The sole purpose of prisons should be to contain those who would do others harm. We can no longer afford to lock up those we do not like. All sentences in almost all states reflect our desire to “get even” and not any notion of an effort to rehabilitate. We should devote the time in prison to training and education not to slave labor and warehousing inmates to deteriorate in our custody.

We should open the institutions up so they are not isolated from a normal society. How do inmates learn to live in a normal world if we cage them in a contained predatory and aberrant society? There are ghettos, barrios, and trailer parks out here where the residents have adopted the social norms of prisons because those places are the only places former inmates can return to.

Prisons too are warehouses for those with treatable mental and emotional problems. If anyone behaves differently, we tend to want to get them out of sight so naturally we send these most vulnerable people to institutions designed to abuse them randomly. It would actually be less expensive to build and staff institutions that could treat their disabilities but we would rather punish them for being different than help them get better.

Under the rubric of the “War on Drugs” the whole idea of mandatory minimum sentencing was created and became a fad fashion in legislative art. Every act that could be criminalized could be enhanced and improved with a fresh set of mandatory minimum sentences. It was madness, rhetorical revenge. It sounded good at the time but made no sense in application.

The new fad fashion is electronic imprisonment. Ankle monitors, sex offender registration and variations on that theme. It seems easy to let the electronics do the work so we write those laws with such a wide brush that we waste energy watching those who are a danger to no one. The consistent reports from those whose job it is to do this supervision is they could easily supervise those who may need watching but their case loads are such that any careful supervision is not possible.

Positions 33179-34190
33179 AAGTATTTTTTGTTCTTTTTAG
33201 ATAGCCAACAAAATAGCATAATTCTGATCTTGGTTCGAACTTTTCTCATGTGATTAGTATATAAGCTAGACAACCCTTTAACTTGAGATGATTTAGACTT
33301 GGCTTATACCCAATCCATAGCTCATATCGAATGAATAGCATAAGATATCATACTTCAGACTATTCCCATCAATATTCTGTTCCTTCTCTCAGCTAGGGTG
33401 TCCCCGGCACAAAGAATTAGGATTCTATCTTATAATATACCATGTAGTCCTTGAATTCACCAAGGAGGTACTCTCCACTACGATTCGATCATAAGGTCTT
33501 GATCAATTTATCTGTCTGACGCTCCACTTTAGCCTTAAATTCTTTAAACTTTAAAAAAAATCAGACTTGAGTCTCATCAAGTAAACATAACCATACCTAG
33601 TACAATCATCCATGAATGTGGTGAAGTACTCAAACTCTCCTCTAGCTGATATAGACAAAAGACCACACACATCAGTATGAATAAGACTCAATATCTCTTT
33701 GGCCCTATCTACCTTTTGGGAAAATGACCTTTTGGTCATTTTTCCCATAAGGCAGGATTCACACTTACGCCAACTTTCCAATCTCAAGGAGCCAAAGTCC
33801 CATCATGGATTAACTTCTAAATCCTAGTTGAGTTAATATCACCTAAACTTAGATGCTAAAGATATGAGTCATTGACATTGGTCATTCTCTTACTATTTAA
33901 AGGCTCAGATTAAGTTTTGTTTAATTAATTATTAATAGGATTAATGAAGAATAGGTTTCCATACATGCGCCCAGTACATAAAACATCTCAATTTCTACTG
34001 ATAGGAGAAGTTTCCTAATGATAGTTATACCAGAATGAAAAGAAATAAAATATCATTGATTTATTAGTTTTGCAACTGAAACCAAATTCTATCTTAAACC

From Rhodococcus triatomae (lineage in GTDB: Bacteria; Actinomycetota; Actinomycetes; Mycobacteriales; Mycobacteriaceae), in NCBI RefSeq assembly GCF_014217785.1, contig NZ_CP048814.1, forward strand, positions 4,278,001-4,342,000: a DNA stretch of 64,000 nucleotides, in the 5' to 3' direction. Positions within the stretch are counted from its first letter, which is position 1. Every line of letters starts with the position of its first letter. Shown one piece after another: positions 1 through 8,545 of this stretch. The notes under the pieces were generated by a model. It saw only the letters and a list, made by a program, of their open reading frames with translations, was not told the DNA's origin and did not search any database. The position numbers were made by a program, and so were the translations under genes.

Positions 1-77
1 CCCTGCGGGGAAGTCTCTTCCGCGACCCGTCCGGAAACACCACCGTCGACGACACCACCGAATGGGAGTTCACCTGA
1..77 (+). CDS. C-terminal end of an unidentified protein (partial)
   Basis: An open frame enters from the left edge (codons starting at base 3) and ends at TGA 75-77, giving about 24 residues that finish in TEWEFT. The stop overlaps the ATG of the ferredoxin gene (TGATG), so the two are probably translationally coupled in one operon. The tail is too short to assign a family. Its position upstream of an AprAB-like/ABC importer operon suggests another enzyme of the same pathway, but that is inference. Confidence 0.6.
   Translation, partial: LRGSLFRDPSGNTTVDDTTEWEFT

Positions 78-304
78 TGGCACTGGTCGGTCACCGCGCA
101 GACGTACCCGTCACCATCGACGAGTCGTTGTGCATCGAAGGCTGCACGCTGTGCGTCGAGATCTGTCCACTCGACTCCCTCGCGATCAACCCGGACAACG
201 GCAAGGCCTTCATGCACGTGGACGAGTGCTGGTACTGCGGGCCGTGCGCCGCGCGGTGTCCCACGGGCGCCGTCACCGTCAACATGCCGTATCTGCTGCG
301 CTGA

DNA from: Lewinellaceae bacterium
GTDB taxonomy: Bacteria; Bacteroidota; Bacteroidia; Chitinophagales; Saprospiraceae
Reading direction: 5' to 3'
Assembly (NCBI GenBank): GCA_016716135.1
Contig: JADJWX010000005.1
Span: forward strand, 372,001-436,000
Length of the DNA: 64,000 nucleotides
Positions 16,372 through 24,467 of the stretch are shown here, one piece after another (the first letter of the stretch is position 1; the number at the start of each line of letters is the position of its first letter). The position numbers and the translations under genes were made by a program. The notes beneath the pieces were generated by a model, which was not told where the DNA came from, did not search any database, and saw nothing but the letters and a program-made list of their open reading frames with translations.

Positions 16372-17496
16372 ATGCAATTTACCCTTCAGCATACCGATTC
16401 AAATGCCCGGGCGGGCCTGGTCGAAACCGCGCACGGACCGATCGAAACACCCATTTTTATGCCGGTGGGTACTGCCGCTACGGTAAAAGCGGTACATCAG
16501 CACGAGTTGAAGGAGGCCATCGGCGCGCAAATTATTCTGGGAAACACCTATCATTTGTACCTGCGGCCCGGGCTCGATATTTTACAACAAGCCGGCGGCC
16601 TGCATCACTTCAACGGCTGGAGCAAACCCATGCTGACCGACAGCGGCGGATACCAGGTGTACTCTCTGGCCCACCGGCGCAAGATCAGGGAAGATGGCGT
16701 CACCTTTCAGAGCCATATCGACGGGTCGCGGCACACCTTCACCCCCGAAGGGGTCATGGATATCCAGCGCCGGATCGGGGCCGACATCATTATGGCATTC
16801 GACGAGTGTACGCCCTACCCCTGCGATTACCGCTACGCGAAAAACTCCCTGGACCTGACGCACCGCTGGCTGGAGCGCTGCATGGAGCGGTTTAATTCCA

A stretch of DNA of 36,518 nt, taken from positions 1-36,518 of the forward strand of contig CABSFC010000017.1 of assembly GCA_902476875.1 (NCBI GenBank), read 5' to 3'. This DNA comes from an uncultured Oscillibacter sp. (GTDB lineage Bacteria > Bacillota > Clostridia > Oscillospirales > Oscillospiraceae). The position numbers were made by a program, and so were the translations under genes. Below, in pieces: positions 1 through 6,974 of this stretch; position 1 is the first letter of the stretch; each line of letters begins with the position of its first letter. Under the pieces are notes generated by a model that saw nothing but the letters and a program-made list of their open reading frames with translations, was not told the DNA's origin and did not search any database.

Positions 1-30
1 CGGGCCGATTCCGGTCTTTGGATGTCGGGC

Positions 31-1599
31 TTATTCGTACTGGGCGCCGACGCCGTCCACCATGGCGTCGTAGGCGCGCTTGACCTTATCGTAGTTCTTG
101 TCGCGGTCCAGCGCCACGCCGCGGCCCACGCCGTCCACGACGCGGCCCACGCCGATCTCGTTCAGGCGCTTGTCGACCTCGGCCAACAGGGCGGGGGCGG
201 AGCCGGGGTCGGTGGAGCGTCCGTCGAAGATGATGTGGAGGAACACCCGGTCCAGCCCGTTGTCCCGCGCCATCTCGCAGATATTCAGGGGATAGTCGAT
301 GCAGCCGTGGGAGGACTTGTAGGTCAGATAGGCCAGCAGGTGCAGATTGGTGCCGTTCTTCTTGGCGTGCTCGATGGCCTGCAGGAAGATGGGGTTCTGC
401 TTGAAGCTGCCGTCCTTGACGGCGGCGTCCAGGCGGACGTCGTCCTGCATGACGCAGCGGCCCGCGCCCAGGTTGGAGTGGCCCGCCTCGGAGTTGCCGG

So, what do we do? We start with a serious effort to undo what we have done wrong over the last four decades. We start by bringing the War on Drugs to an end. We reexamine all the legislation that passed to build and enhance that war, removing much of it from the books entirely. We look at the rest of criminal law for things that have hurt more than helped and eliminate or recompose those sections with the objective less imprisonment and more solving the problem or its underlying causes. We restore mental and emotional problems including sexual laws and drug addiction to a treatment model to correct harmful behavior more effectively.

We tell the private prison business to stop planning to make more profit from locking people up in their warehouses and invest in treatment modules that better suit the new thinking.

Most importantly, we as a society must deal with our racism, ethnic prejudices and class divisions. We can live in a better and safer world, if we all decide one is worth the effort.

My name is Deborah Kendrick, and I am a Prisoner Advocate, an Anti Death Penalty Activist, and a Pro Male Activist